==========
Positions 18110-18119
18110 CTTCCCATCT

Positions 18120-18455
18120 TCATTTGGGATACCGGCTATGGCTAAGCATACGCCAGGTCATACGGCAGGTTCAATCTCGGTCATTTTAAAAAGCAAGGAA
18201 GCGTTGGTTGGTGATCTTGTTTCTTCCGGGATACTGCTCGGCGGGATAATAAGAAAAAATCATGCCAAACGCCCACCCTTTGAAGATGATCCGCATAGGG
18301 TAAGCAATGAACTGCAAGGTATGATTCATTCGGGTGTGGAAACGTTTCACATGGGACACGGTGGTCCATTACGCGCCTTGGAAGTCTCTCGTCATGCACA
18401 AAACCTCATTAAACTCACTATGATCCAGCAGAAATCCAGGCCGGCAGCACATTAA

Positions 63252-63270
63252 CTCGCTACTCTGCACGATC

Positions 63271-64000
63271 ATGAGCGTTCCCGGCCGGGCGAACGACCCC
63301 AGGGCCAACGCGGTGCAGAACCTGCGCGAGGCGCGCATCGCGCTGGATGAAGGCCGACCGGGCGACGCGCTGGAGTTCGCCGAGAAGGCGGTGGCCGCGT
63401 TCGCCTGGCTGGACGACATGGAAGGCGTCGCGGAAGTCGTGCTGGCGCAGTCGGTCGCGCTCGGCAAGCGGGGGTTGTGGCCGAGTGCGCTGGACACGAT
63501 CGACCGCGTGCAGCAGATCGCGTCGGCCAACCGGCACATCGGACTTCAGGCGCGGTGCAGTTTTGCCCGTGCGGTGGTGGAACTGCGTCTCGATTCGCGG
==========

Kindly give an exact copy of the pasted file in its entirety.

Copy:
Positions 18110-18119
18110 CTTCCCATCT

Positions 18120-18455
18120 TCATTTGGGATACCGGCTATGGCTAAGCATACGCCAGGTCATACGGCAGGTTCAATCTCGGTCATTTTAAAAAGCAAGGAA
18201 GCGTTGGTTGGTGATCTTGTTTCTTCCGGGATACTGCTCGGCGGGATAATAAGAAAAAATCATGCCAAACGCCCACCCTTTGAAGATGATCCGCATAGGG
18301 TAAGCAATGAACTGCAAGGTATGATTCATTCGGGTGTGGAAACGTTTCACATGGGACACGGTGGTCCATTACGCGCCTTGGAAGTCTCTCGTCATGCACA
18401 AAACCTCATTAAACTCACTATGATCCAGCAGAAATCCAGGCCGGCAGCACATTAA

Positions 63252-63270
63252 CTCGCTACTCTGCACGATC

Positions 63271-64000
63271 ATGAGCGTTCCCGGCCGGGCGAACGACCCC
63301 AGGGCCAACGCGGTGCAGAACCTGCGCGAGGCGCGCATCGCGCTGGATGAAGGCCGACCGGGCGACGCGCTGGAGTTCGCCGAGAAGGCGGTGGCCGCGT
63401 TCGCCTGGCTGGACGACATGGAAGGCGTCGCGGAAGTCGTGCTGGCGCAGTCGGTCGCGCTCGGCAAGCGGGGGTTGTGGCCGAGTGCGCTGGACACGAT
63501 CGACCGCGTGCAGCAGATCGCGTCGGCCAACCGGCACATCGGACTTCAGGCGCGGTGCAGTTTTGCCCGTGCGGTGGTGGAACTGCGTCTCGATTCGCGG